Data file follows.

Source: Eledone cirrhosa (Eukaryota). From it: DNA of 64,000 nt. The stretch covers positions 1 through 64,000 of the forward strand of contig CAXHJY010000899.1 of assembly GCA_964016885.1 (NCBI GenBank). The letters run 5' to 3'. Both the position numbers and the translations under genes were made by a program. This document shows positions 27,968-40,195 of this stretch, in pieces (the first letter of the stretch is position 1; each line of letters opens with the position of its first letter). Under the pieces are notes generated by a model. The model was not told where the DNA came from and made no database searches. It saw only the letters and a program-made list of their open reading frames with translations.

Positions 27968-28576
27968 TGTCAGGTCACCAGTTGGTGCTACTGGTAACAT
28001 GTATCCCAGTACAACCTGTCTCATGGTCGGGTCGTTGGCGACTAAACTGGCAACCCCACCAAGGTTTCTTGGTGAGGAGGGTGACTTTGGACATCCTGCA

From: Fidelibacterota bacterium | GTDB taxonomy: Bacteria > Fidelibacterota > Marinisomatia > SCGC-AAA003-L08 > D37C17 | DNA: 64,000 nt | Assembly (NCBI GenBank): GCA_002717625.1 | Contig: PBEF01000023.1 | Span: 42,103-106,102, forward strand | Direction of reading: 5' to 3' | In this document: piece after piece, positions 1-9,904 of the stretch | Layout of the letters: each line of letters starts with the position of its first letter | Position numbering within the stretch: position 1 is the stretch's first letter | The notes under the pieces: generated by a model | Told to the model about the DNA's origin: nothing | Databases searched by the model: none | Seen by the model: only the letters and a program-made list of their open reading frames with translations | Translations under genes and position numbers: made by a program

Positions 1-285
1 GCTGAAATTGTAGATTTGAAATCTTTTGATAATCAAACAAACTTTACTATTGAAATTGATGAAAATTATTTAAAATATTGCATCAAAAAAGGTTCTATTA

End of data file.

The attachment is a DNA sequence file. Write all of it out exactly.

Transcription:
Source: Eledone cirrhosa (Eukaryota). From it: DNA of 64,000 nt. The stretch covers positions 1 through 64,000 of the forward strand of contig CAXHJY010000899.1 of assembly GCA_964016885.1 (NCBI GenBank). The letters run 5' to 3'. Both the position numbers and the translations under genes were made by a program. This document shows positions 27,968-40,195 of this stretch, in pieces (the first letter of the stretch is position 1; each line of letters opens with the position of its first letter). Under the pieces are notes generated by a model. The model was not told where the DNA came from and made no database searches. It saw only the letters and a program-made list of their open reading frames with translations.

Positions 27968-28576
27968 TGTCAGGTCACCAGTTGGTGCTACTGGTAACAT
28001 GTATCCCAGTACAACCTGTCTCATGGTCGGGTCGTTGGCGACTAAACTGGCAACCCCACCAAGGTTTCTTGGTGAGGAGGGTGACTTTGGACATCCTGCA

From: Fidelibacterota bacterium | GTDB taxonomy: Bacteria > Fidelibacterota > Marinisomatia > SCGC-AAA003-L08 > D37C17 | DNA: 64,000 nt | Assembly (NCBI GenBank): GCA_002717625.1 | Contig: PBEF01000023.1 | Span: 42,103-106,102, forward strand | Direction of reading: 5' to 3' | In this document: piece after piece, positions 1-9,904 of the stretch | Layout of the letters: each line of letters starts with the position of its first letter | Position numbering within the stretch: position 1 is the stretch's first letter | The notes under the pieces: generated by a model | Told to the model about the DNA's origin: nothing | Databases searched by the model: none | Seen by the model: only the letters and a program-made list of their open reading frames with translations | Translations under genes and position numbers: made by a program

Positions 1-285
1 GCTGAAATTGTAGATTTGAAATCTTTTGATAATCAAACAAACTTTACTATTGAAATTGATGAAAATTATTTAAAATATTGCATCAAAAAAGGTTCTATTA